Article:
Pan Africanism - Part 1
Pan-Africanism can basically be defined as an ideology that seeks to affirm African integrity and ensure the redemption and progress of all people of African descent, ideally by forming a union of all African states. It is heavily founded on the belief that unity is vital to the economic, social and political progress of Africa and it's people. The continent of Africa is a glaring example of a paradox: a continent abound with enormous human and natural resources, yet has the majority of it's people living in conditions of poverty. The debate on whether the development of Africa is contingent on Pan-Africanism, or whether Pan-Africanism is relevant to the progress of Africa, is one that has been engaged in, by many. Whilst some think otherwise, Pan-Africanists such as Kwame Nkrumah and Ayi Kwei Armah have posited in their writings and speeches that Pan-Africanism is an indispensable prerequisite for the progress of the continent. Nkrumah (1963) writes that "if we are to remain free, if we are to enjoy the full benefits of Africa's rich resources, we must unite to plan for our total defence and the full exploitation of our material and human means, in the full interest of our people."To go it alone" will limit our horizons, curtail our expectations and threaten our liberty."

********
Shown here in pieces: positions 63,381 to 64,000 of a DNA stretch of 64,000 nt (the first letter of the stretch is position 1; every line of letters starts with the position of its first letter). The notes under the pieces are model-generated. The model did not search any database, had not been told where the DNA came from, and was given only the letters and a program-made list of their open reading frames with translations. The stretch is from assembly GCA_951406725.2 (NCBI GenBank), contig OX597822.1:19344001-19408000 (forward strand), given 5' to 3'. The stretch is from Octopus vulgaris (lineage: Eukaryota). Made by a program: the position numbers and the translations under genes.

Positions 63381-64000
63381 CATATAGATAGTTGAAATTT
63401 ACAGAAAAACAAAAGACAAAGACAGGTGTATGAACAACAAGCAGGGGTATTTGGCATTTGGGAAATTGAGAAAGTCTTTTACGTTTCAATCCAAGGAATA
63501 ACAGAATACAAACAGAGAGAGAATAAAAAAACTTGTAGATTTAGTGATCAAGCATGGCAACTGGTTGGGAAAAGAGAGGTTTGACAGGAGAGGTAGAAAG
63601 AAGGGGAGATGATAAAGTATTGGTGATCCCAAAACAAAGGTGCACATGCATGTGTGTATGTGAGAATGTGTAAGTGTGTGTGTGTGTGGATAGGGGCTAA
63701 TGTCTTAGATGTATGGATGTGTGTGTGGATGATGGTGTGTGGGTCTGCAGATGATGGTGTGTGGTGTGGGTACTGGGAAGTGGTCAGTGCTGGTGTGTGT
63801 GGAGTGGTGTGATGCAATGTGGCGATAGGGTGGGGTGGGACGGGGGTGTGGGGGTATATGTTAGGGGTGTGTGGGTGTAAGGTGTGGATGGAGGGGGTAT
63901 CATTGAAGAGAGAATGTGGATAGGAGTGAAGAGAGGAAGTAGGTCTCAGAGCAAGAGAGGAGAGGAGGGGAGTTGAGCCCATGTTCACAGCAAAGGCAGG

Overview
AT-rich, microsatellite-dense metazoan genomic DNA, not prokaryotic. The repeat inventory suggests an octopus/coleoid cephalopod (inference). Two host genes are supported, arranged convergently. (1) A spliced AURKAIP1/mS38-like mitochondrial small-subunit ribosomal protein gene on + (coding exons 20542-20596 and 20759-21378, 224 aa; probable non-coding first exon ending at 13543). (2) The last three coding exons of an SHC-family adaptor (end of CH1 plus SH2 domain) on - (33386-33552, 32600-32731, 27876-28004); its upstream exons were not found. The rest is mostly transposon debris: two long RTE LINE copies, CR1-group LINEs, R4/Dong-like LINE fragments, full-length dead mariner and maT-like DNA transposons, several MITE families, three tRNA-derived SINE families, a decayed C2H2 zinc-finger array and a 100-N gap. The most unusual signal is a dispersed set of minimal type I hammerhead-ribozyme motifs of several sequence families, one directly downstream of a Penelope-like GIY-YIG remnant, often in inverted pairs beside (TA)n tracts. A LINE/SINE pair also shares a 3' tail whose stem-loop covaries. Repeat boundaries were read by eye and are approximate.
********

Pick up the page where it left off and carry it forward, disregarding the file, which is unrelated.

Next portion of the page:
Thanks to my good friend Moshood for writing this piece. His clarity of thought remains an inspiration.
Part 2 and 3 on Pan Africanism to follow soon!
Artwork by Edosa Ogiugo